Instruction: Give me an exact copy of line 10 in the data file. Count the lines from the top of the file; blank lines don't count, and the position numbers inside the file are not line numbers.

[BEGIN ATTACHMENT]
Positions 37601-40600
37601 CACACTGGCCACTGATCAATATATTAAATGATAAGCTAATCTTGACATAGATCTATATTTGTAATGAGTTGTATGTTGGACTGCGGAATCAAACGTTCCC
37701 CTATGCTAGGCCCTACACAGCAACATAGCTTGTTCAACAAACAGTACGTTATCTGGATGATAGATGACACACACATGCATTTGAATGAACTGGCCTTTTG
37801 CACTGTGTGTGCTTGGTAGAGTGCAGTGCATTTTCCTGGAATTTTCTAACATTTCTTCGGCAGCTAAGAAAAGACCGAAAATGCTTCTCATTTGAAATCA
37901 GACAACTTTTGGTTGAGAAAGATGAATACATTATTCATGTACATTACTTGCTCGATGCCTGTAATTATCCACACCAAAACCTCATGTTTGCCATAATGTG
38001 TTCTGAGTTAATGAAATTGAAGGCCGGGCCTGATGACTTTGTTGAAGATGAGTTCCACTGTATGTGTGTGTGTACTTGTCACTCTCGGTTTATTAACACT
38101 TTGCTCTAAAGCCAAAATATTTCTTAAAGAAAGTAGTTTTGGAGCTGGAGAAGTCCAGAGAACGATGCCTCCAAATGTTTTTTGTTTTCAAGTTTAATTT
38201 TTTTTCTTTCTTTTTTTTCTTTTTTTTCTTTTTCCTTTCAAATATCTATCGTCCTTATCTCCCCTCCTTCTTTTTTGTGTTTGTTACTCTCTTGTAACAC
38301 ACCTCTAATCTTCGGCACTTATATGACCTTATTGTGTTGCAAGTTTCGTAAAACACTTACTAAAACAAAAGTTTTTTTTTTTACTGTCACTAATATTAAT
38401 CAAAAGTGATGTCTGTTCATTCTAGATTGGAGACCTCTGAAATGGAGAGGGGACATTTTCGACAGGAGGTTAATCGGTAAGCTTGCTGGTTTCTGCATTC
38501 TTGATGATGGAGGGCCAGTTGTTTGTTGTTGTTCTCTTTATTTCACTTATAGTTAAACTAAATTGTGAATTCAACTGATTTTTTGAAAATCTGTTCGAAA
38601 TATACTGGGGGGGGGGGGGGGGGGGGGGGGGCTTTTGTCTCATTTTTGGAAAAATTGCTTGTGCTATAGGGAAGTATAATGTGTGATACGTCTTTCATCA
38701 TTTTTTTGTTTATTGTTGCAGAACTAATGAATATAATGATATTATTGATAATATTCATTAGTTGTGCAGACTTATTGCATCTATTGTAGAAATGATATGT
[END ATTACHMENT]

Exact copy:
38401 CAAAAGTGATGTCTGTTCATTCTAGATTGGAGACCTCTGAAATGGAGAGGGGACATTTTCGACAGGAGGTTAATCGGTAAGCTTGCTGGTTTCTGCATTC